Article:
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Air Pollution Could Actually Save Arctic Sea Ice. But Should We Use It?

Some types of pollution, it turns out, could actually save some of the sea ice that other types of pollution are melting.

Melissa Cronin

Melissa Cronin

Photo: Alan Baekken/Flickr

The Earth doesn't always behave exactly as you'd expect it to.

For one bizarre example, take this: pollution in the form of greenhouse gases like carbon dioxide and methane is causing the atmosphere to warm at alarming rates and melting Arctic ice. At the same time, some pollutants can actually reflect the sun's rays into space, helping the planet cool down and—wouldn't you know it—helping preserve sea ice. So, what's an Earth-bound population to do?

A new study released this week sought to answer that very question. The paper shows that it's likely that aerosols, or tiny particles that reflect light, like soot, have mitigated about 60 percent of the warming in the Arctic over the 20th century. Published by Geophysical Research Letters, the paper also notes that air pollution could actually buy Arctic sea ice another decade. Right now, the Arctic is expected to have an ice-free summer in 2057. But if we were to revert to air pollution levels of the year 2000, the scientists say, the first ice-free summer would come as early as 2045.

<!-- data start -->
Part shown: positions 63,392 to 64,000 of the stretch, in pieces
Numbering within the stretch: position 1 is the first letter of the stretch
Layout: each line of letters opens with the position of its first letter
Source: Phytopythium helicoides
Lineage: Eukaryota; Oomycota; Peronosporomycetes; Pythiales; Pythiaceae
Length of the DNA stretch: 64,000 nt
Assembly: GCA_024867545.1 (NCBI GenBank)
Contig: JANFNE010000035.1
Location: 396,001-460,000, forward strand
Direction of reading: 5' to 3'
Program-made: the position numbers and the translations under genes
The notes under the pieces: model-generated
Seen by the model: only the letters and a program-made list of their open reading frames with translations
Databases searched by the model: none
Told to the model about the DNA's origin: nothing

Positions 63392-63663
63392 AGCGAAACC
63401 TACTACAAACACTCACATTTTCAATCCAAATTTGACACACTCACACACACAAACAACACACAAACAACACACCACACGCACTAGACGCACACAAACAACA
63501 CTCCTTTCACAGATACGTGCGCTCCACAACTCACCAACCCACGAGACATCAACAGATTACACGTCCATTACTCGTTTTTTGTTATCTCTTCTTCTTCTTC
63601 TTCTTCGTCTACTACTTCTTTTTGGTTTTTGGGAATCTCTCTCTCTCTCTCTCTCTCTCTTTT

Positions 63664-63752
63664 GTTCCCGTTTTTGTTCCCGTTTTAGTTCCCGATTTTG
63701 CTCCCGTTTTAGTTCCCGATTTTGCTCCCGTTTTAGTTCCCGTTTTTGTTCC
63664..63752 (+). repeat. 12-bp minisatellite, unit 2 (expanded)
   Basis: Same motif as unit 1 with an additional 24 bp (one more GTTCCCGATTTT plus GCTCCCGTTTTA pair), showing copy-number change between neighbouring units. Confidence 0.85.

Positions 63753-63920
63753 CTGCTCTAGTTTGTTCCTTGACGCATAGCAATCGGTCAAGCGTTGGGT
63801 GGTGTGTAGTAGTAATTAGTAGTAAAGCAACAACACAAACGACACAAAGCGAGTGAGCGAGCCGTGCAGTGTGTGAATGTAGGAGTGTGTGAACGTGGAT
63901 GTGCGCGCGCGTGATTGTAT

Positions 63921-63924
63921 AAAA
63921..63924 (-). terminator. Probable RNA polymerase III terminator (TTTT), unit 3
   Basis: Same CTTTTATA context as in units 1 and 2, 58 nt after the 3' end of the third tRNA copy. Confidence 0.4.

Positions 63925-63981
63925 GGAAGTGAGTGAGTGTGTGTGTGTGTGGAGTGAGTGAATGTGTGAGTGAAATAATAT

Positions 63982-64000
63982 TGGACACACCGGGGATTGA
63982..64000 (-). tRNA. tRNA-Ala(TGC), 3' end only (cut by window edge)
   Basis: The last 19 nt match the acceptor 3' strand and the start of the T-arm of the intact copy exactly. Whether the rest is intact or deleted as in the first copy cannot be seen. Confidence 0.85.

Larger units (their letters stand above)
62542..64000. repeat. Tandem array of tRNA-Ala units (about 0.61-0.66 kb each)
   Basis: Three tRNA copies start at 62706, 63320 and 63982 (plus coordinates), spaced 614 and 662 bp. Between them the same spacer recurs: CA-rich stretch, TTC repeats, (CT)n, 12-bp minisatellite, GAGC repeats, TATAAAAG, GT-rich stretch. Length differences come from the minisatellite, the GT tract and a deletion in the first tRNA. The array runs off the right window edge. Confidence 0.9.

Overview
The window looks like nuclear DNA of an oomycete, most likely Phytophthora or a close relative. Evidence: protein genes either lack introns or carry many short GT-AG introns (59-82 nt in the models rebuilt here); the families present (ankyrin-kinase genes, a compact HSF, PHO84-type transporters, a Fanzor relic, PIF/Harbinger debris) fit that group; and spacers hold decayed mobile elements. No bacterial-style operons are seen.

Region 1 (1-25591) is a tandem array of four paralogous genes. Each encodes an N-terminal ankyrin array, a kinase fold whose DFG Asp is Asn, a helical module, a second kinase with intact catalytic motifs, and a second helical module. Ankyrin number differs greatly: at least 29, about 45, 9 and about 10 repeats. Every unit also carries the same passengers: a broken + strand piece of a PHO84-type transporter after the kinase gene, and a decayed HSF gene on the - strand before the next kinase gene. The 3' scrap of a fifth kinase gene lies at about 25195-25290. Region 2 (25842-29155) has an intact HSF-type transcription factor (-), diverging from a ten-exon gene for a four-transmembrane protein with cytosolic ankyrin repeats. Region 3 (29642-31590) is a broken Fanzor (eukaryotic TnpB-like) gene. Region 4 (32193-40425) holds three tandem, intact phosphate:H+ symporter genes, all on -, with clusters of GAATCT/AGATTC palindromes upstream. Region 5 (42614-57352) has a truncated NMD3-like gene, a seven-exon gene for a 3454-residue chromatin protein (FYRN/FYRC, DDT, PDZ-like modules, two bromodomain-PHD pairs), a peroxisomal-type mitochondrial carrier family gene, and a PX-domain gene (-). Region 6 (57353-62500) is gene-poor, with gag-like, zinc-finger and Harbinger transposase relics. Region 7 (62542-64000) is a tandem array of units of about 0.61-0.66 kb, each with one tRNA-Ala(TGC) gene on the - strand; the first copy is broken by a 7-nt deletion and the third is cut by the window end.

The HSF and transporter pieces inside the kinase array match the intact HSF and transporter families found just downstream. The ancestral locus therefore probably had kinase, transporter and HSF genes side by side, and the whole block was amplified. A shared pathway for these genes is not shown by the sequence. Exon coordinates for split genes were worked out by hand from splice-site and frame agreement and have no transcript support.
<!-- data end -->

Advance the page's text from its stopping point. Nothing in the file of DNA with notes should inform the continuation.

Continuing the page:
A NASA data visualization gives a glimpse at the startling loss of sea ice over the past few decades.

So some types of pollution, it turns out, could actually save some of the sea ice that other types of pollution are melting.

Climate deniers have jumped on similar research into this phenomenon in the past. Earlier this month, Benny Peiser, director of the Global Warming Policy Foundation, a climate sceptic lobby group, told Breitbart that a similar study was "evidence…that climate models…should never have been trusted in the first place."

However, climate scientists say this doesn't change the big picture.

"The base driver of sea ice melt ultimately is anthropogenic greenhouse gases," Walt Meier, an Arctic expert at NASA, told Climate Central. "That ultimately causes enough warming to lose sea ice in summer in the Arctic. Aerosols are a secondary effect so they can reinforce carbon dioxide-influenced warming or slow it down."

There are ways that scientists have tried to alter the Earth's atmosphere to help mitigate climate change before. Called climate geoengineering, the schemes are meant to cool the Earth, but often come with high stakes. The study is also in no way an argument for a geoengineering scheme that puts more air pollution into the air, its authors say.

For one thing, aerosol particles are generally terrible for human health. In the U.S. alone, clean air legislation that limits the amount of aerosol particulates in the air is expected to prevent more than 230,000 early deaths and provide $2 trillion in economic benefits by 2020, according to the Environmental Protection Agency.

Another problem with aerosols is that they can worsen the effects of other pollutants, as well as increase floods and droughts by changing the way clouds form.

In the end, the scientists say, there's really only one solution: reduce the amount of carbon emissions in the atmosphere. But that, unlike polluting, is not an easy thing to do.